Afghanistan signed a draft agreement on Wednesday with the Hizb-i-Islami group in a move the government hopes could lead to a full peace accord with one of the most notorious warlords in the insurgency.
Hizb-i-Islami leader Gulbuddin Hekmatyar is a veteran of decades of Afghan war and rights groups have accused his group of widespread abuses, particularly during civil war in the early 1990s, when he briefly served as prime minister.
The deal offers President Ashraf Ghani’s government a concrete sign that it is making headway in drawing insurgent groups away from the battlefield and into the political process.
Mohammad Khan, deputy to government Chief Executive Abdullah Abdullah, said the draft accord was a positive step but more work would be needed for a final deal.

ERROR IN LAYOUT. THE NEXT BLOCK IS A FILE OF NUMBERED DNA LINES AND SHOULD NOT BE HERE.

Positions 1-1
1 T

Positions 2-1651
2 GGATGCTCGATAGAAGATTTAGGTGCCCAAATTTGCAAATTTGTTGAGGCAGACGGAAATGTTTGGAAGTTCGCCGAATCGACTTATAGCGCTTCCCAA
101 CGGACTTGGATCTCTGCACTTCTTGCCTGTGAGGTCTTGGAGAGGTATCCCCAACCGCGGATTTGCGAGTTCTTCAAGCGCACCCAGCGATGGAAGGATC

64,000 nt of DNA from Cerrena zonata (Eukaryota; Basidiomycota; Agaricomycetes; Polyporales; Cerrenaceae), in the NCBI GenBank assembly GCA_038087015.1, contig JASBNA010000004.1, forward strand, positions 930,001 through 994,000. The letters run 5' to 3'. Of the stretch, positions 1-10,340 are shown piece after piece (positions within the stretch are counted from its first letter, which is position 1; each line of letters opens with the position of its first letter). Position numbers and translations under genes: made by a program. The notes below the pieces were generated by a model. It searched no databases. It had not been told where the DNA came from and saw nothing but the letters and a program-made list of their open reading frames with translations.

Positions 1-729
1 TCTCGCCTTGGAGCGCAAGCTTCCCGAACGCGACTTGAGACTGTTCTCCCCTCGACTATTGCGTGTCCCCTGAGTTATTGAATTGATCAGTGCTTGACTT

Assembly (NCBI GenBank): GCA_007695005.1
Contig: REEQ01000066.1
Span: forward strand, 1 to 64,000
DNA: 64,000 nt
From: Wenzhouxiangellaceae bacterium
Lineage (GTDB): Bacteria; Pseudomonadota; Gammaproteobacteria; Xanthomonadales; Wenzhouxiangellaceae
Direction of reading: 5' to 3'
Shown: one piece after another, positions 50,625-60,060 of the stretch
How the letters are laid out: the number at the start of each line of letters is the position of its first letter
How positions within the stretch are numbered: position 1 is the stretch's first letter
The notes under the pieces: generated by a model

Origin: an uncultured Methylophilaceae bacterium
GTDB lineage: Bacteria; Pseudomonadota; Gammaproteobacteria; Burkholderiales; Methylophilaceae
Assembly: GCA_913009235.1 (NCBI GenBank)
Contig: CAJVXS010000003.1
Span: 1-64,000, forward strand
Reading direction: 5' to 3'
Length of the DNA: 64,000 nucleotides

“We are optimistic about this agreement and we strongly support it,” he told reporters in Kabul before the accord was signed by a delegation from Hekmatyar’s party and officials from Afghanistan’s High Peace Council.
But he added: “This doesn’t mean it’s finalised.” The announcement came as officials from Pakistan, the United States, China and Afghanistan held another round of meetings, in Pakistan, aimed at laying the ground for peace talks with the Taliban.
In 2003, the U.S. State Department included Hekmatyar on its terrorist list, accusing him of participating in and supporting attacks by al Qaeda and the Taliban.